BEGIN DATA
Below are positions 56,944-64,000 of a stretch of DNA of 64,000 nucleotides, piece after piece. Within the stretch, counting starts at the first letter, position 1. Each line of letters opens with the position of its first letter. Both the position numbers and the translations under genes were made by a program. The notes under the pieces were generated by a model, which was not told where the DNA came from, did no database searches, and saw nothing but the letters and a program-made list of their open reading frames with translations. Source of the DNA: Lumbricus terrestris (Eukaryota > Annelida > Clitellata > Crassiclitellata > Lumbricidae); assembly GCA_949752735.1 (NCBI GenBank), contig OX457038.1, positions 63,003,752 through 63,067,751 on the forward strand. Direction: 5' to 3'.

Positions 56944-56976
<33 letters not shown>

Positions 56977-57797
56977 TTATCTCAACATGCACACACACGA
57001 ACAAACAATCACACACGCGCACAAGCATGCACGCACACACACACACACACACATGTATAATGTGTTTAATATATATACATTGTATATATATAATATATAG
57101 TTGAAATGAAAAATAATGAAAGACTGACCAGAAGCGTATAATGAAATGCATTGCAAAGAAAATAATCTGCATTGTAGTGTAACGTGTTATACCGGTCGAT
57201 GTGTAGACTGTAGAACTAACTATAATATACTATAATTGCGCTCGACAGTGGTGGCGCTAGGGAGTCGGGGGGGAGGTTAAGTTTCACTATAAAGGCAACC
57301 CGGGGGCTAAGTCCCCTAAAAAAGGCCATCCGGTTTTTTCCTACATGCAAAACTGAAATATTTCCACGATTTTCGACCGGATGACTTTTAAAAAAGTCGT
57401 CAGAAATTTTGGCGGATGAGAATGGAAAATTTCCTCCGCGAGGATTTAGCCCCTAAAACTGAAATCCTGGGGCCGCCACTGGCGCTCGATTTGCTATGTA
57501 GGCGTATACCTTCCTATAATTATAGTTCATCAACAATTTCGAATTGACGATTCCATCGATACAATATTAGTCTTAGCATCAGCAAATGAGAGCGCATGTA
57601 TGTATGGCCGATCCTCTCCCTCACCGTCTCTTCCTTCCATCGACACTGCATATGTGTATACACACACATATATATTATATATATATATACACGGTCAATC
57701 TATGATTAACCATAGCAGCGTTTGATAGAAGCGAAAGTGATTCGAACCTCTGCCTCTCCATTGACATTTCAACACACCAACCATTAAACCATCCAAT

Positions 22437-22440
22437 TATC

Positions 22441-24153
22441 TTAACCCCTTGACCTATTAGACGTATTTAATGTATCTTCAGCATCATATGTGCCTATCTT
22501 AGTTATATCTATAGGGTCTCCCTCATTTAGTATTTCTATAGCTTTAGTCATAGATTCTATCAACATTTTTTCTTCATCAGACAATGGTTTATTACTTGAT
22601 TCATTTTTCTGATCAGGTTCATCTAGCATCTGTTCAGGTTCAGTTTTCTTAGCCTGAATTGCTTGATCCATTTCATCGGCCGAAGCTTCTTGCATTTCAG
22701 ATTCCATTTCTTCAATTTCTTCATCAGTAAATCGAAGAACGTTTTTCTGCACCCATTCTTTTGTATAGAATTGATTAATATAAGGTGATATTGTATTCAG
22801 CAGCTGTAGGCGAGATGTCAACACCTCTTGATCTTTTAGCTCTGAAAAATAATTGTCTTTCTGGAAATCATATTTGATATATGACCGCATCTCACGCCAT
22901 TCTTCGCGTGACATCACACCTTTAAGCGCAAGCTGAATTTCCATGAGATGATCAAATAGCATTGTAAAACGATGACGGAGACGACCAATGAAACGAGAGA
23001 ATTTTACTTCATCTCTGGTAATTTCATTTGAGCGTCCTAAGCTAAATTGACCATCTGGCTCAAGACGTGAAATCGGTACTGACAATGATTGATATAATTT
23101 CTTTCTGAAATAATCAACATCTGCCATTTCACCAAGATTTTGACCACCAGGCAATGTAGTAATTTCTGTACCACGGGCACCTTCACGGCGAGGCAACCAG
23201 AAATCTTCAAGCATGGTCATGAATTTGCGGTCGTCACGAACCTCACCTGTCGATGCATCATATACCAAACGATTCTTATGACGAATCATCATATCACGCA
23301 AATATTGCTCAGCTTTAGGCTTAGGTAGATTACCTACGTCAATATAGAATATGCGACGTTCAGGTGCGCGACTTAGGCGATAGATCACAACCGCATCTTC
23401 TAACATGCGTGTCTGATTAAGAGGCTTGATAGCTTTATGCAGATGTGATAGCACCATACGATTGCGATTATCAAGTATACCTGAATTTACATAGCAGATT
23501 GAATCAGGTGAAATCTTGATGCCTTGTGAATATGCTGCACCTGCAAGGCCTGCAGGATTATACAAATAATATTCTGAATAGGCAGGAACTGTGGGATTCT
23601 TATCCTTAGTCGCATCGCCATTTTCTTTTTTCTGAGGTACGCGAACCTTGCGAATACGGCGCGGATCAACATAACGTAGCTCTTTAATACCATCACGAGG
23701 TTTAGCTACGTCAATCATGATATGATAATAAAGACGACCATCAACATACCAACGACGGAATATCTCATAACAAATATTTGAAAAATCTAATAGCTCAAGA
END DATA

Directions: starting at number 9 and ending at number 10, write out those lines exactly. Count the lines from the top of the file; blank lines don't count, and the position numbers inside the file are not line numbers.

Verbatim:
57301 CGGGGGCTAAGTCCCCTAAAAAAGGCCATCCGGTTTTTTCCTACATGCAAAACTGAAATATTTCCACGATTTTCGACCGGATGACTTTTAAAAAAGTCGT
57401 CAGAAATTTTGGCGGATGAGAATGGAAAATTTCCTCCGCGAGGATTTAGCCCCTAAAACTGAAATCCTGGGGCCGCCACTGGCGCTCGATTTGCTATGTA